* Norway’s Gjoea gas field comes on stream
* First U.S. LNG cargo to Britain due Nov. 18
* Heysham 1-1 nuclear reactor shut unexpectedly Saturday
LONDON, Nov 8 (Reuters) - British gas prices fell on Monday as strong input from liquefied natural gas (LNG) terminals and North Sea gas fields met high demand, traders said.
The start-up of Norway’s Gjoea field as well as news of the first U.S. LNG export to Britain added to the bearish picture, traders said.
Gas for delivery on Tuesday fell to 46.00 pence per therm at 0945, down 0.80 pence from the previous session, while the front-month contract slipped one pence to 46.20 pence ($7.48 per mmBtu).
“The market is well supplied today even with higher demand,” one British gas trader said.
“We have plenty of LNG and Norwegian Continental Shelf flows today and low IUK exports.”
National Grid data showed the British gas market was balanced early on Monday, with input from the South Hook LNG terminal gaining around 12 million cubic metres per day (mcm/day) to 52 mcm.
Gas flows through the Langeled pipeline from Norwegian gas fields was strong at around 62 mcm/day, the data showed.
Traders said news of the launch of Statoil’s STL.OL Gjoea gas field gave some impetus for participants to sell contracts, which further depressed prices. [ID:nOSN004817]
Britain’s first LNG delivery from the U.S. was expected to arrive at the Isle of Grain terminal on Nov. 18, marking a possible start for a trend of U.S. cargoes to Europe.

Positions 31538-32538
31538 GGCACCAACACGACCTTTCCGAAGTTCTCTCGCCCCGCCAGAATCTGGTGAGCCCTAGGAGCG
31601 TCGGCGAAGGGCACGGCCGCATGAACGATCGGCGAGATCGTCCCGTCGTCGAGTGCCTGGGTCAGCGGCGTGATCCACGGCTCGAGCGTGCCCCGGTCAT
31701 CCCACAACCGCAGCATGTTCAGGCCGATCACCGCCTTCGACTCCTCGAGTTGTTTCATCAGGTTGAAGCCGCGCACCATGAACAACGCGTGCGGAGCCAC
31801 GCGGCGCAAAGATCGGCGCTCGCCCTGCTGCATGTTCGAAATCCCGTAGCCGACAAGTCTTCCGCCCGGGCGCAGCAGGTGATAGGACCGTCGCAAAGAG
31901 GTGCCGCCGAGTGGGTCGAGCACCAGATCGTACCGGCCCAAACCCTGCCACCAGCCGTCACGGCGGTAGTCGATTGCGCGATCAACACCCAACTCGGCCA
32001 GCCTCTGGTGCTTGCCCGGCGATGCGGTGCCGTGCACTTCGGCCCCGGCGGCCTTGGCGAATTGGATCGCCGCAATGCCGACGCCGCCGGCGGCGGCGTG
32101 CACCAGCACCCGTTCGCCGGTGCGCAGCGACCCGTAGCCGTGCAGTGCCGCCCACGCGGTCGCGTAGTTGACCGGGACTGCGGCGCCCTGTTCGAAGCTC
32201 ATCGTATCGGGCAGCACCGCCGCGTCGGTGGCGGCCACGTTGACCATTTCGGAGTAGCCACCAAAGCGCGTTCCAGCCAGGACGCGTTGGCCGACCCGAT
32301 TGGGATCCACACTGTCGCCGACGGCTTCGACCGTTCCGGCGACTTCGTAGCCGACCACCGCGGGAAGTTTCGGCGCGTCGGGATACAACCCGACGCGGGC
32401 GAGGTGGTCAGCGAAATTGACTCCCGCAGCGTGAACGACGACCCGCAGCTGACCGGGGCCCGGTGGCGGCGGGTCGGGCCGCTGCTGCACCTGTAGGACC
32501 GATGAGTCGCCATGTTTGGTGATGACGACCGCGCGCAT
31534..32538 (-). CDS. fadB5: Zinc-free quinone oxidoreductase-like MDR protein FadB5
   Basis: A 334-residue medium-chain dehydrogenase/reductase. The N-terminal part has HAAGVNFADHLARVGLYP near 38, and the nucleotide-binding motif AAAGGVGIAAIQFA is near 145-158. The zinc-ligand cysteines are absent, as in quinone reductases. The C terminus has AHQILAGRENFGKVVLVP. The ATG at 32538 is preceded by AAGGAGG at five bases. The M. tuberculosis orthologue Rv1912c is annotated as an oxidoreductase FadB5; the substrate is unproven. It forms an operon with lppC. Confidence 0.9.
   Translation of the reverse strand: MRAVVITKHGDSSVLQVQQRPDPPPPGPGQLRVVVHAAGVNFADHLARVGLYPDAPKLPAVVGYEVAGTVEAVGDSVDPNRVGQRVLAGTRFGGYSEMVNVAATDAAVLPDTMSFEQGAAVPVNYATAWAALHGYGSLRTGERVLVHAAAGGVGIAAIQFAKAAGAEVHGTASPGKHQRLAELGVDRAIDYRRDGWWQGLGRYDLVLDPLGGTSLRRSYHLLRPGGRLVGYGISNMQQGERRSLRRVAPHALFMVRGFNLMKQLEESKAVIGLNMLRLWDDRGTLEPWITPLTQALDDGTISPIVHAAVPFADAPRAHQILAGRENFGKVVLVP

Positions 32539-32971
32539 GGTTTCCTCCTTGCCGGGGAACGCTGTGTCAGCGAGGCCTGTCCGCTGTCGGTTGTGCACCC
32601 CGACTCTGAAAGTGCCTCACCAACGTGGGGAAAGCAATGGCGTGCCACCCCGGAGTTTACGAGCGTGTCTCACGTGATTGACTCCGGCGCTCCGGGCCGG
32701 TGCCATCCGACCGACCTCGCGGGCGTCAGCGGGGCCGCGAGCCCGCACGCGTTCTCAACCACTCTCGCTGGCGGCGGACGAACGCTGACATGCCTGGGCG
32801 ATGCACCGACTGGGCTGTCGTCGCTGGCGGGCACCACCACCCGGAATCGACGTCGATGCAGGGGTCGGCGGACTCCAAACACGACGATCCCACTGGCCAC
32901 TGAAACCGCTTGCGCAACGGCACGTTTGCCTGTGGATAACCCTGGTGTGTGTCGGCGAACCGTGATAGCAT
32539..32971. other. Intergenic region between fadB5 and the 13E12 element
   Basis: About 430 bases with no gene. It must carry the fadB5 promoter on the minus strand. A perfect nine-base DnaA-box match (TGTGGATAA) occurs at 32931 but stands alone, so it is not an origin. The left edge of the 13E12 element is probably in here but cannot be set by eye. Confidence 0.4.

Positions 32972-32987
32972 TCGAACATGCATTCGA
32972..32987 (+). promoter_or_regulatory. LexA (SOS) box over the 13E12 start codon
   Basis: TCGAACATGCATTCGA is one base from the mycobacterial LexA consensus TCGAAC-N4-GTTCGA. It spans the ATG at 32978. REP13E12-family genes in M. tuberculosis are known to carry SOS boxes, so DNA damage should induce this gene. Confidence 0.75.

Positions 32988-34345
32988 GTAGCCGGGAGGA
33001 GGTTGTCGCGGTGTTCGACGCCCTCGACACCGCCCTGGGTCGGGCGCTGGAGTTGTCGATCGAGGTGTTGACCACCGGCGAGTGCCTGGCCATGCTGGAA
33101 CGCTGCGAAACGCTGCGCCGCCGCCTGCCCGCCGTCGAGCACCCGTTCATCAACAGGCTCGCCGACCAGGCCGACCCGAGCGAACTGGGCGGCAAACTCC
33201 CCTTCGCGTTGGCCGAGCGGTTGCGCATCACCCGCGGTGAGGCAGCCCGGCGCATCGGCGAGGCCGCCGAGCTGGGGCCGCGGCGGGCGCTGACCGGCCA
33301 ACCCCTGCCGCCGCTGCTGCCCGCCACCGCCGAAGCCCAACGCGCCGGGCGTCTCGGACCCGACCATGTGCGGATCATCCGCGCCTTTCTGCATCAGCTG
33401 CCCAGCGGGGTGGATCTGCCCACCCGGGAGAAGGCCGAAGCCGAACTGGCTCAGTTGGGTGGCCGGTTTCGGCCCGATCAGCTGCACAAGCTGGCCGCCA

“It’s definitely bearish if we see U.S. LNG as it is just another supply source for UK,” one gas trader said.
Others were more sceptical, saying Asian buyers would offer to pay more than European competitors.
“I still think Asia will outbid. There’s probably a lull in their buying but a cold spell could turn it around very quickly,” another UK trader said.
The Onaiza LNG tanker was expected to reach the South Hook terminal later on Monday, the port authority website showed. [LNG/TKUK]
In the over-the-counter (OTC) power market, prices firmed on the back of an unplanned nuclear plant outage and higher demand due to colder weather.
EDF Energy’s Heysham 1-1 nuclear reactor went off line unexpectedly on Saturday. [ID:nLDE6A70KW]
Power for day-ahead delivery rose to 44.50 pounds per megawatt-hour on Monday, 0.25 pounds above the previous session.
Below-average temperatures were expected to also lift demand levels, traders said.
National Grid forecasts for wind power production on Tuesday were comparatively high at around 1,200 megawatts, which added to higher generation margins.
The N2EX power exchange settled Tuesday’s spot price below OTC level at 43.32 pounds. (Reporting by Karolin Schaps, editing by Anthony Barker)